Doctor of Philosophy (Ph.D.)
A sophisticated exploration of the intricacies of motherhood and health care practices of people of African descent, especially the enslaved population of Virginia, can shed light on their notions of a well-lived life and the factors preventing or contributing to these principles. I situate my dissertation within this ideal as I examine how the health and well-being of enslaved people were linked to broader issues of economic exploitation, domination, resistance, accommodation, and cultural interactions. Historical and archaeological studies have shown that the living and working conditions of enslaved people were detrimental to their health. Building on these findings, I explore how aware were blacks of these impediments to their well-being and the pursuit of a wholesome life, and what means these populations employed to change the negative tangibles and intangibles of slave societies. These questions are best studied from a multi-disciplinary perspective and by using a variety of evidence.;Therefore, I collate and wed diverse selections of documentary evidence---a complex assortment of texts covering history, oral tradition, and narratives---with material cultural evidence, mainly from archaeological excavations and historic landscapes, to show the complex web of objects, beliefs, and practices that constituted this arena of well-being and autonomy. I discuss how issues of well-being intertwined with gender and race relations and how these were played out in many acts of motherhood and child care, struggles over foods and health care, other verbal and physical fights, and how the landscape and objects were implicated in social relations. I focus on Virginia but use examples from other slave societies for comparative purposes.;Blacks juxtaposed their cultural ways with those of whites and, at times, found the latter below black standards for a wholesome life. Therefore, while being open-minded toward some practices and beliefs from whites, blacks continued to maintain separate activities. This dissertation presents and interprets the ideals and practices of enslaved blacks and their descendants and shows how they created and reinforced their identity as a people capable of caring not only for themselves, but for whites as well.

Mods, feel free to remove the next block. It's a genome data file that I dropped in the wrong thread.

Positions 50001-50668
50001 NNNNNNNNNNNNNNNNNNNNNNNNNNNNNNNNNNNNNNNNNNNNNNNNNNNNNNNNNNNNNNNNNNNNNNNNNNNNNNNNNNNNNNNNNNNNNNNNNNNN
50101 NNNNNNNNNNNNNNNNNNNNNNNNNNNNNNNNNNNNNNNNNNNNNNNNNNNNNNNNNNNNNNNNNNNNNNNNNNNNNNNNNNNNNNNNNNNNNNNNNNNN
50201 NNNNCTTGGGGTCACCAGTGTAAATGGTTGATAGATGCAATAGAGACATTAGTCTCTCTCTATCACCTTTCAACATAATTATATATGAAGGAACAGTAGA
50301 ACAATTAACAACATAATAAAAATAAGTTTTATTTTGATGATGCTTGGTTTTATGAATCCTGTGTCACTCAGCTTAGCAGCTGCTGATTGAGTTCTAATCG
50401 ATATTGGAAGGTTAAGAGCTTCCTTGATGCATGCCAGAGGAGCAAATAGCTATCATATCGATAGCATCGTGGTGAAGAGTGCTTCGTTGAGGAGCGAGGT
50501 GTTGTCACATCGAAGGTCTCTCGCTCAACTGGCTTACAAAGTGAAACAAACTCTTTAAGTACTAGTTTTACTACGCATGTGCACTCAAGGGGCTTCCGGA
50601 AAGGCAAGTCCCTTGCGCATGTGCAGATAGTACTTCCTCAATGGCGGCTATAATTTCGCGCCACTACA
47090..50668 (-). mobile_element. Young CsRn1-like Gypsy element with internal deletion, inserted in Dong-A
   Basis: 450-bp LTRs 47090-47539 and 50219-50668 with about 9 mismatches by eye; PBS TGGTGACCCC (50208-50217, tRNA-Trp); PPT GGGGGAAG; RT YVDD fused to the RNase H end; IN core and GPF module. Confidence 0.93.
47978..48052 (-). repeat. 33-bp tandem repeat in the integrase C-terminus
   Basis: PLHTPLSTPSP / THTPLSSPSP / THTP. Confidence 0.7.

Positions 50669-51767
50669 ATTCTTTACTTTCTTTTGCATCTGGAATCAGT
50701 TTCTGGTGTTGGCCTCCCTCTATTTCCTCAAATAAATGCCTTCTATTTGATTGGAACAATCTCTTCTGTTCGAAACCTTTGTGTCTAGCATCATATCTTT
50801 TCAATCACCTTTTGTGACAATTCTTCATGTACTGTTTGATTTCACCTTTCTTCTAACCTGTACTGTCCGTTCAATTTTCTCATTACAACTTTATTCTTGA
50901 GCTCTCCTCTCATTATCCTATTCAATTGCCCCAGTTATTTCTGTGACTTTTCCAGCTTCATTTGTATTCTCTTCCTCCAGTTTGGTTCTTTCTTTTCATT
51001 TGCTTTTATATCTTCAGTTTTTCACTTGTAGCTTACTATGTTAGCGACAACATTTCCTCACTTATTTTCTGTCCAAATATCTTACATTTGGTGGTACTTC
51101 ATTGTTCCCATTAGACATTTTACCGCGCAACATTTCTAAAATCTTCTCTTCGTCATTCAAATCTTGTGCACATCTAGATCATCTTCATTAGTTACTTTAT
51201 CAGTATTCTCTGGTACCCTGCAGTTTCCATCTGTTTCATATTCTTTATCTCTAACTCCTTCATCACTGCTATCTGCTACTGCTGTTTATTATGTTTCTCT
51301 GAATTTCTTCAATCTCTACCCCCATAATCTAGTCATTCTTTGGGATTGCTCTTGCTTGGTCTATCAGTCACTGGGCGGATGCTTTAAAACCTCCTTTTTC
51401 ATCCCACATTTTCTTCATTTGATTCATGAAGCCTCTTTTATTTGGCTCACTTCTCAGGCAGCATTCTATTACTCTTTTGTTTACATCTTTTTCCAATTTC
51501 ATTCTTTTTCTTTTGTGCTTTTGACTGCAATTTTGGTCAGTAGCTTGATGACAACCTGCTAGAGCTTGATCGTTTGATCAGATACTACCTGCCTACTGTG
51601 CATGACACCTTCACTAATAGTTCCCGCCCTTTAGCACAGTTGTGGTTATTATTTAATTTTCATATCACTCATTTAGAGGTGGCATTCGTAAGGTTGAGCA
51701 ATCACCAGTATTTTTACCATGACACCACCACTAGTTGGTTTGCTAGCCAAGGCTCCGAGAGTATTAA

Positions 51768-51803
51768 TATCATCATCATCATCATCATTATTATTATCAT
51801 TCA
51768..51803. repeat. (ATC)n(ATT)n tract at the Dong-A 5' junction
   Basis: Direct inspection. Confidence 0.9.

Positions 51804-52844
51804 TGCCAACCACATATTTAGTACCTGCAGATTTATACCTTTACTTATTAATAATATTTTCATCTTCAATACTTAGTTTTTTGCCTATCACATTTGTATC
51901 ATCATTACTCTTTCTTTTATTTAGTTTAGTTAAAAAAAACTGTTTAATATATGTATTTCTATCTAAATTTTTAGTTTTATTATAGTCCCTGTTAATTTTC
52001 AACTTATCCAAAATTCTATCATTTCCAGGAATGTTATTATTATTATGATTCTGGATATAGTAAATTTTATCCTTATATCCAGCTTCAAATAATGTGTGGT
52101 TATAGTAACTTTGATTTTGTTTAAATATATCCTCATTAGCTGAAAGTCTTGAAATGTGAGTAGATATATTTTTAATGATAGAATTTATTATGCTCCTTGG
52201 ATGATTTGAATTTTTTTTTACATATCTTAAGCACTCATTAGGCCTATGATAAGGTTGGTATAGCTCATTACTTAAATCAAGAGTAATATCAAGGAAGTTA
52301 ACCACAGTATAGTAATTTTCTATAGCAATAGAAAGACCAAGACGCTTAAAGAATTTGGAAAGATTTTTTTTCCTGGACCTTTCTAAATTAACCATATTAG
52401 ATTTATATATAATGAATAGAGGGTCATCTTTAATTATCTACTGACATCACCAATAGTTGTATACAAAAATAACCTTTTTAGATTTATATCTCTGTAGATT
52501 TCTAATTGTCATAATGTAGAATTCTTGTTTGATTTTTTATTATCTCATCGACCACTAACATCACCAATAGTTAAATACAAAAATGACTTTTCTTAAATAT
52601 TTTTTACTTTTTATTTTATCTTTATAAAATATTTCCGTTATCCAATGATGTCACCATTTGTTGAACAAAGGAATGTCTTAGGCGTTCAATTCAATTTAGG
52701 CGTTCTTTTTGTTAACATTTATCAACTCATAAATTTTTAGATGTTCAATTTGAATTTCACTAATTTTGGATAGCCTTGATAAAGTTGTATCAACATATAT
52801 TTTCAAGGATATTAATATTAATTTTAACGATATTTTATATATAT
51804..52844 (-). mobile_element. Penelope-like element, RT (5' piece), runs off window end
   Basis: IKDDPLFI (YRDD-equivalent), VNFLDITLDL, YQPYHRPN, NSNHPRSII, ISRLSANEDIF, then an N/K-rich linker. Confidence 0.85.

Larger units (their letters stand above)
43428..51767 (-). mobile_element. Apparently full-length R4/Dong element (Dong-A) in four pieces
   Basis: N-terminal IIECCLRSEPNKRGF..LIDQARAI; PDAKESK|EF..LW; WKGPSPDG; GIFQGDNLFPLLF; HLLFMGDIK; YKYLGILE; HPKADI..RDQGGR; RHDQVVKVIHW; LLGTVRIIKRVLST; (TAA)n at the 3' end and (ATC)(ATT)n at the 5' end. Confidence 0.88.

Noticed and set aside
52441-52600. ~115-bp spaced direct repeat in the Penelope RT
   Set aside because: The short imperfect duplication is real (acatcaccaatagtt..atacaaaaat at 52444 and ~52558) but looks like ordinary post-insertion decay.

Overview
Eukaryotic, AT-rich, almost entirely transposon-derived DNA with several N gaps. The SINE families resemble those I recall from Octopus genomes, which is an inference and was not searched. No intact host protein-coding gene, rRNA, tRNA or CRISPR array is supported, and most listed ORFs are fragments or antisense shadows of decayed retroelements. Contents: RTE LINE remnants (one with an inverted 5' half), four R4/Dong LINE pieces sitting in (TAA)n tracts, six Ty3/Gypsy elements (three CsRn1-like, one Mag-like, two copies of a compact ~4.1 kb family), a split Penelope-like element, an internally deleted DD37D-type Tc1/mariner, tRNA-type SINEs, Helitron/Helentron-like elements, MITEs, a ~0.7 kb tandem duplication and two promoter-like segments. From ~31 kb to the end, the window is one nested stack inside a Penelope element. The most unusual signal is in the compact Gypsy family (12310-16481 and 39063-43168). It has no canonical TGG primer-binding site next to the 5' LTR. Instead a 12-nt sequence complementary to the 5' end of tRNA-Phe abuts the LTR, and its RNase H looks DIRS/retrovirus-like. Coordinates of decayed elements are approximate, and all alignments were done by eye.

© The Author
Edwards-Ingram, Ywone, "Medicating slavery: Motherhood, health care, and cultural practices in the African diaspora" (2005). Dissertations, Theses, and Masters Projects. Paper 1539623482.